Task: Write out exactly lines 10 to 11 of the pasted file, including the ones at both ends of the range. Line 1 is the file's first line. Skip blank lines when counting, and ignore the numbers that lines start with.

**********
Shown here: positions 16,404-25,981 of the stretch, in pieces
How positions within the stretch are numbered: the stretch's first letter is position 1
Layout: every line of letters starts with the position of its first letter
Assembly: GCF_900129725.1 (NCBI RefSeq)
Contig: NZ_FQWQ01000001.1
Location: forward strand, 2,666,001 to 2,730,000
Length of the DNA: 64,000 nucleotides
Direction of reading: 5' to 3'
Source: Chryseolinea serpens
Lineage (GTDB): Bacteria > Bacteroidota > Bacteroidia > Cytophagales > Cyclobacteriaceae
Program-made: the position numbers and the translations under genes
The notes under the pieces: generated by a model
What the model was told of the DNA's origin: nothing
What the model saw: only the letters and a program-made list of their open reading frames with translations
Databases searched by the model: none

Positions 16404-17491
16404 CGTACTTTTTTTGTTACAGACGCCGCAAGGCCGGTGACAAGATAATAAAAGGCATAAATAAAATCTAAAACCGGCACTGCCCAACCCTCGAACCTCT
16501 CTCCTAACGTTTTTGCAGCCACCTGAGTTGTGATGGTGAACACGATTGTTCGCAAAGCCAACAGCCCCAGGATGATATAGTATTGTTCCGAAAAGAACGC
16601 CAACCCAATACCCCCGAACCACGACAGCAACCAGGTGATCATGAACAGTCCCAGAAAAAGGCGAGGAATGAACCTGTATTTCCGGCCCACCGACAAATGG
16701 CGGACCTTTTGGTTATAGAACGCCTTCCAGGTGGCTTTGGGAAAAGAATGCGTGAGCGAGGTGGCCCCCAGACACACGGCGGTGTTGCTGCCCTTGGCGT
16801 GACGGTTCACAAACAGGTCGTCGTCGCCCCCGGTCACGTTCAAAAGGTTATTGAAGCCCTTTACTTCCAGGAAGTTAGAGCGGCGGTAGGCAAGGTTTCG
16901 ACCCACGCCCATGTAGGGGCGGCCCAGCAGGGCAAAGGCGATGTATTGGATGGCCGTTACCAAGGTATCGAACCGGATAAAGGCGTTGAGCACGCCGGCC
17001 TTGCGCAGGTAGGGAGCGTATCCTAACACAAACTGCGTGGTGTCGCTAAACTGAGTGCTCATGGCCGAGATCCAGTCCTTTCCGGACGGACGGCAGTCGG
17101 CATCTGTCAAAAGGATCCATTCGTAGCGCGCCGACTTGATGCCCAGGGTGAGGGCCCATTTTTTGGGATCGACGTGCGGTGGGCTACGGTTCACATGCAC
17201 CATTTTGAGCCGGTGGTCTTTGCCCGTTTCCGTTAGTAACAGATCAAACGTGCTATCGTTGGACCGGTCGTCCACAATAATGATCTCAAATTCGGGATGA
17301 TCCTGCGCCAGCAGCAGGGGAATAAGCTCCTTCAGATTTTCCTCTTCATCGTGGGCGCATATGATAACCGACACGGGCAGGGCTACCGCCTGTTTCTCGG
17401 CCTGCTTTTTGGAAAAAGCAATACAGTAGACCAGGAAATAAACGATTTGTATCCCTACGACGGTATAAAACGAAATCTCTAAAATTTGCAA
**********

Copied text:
Lineage (GTDB): Bacteria > Bacteroidota > Bacteroidia > Cytophagales > Cyclobacteriaceae
Program-made: the position numbers and the translations under genes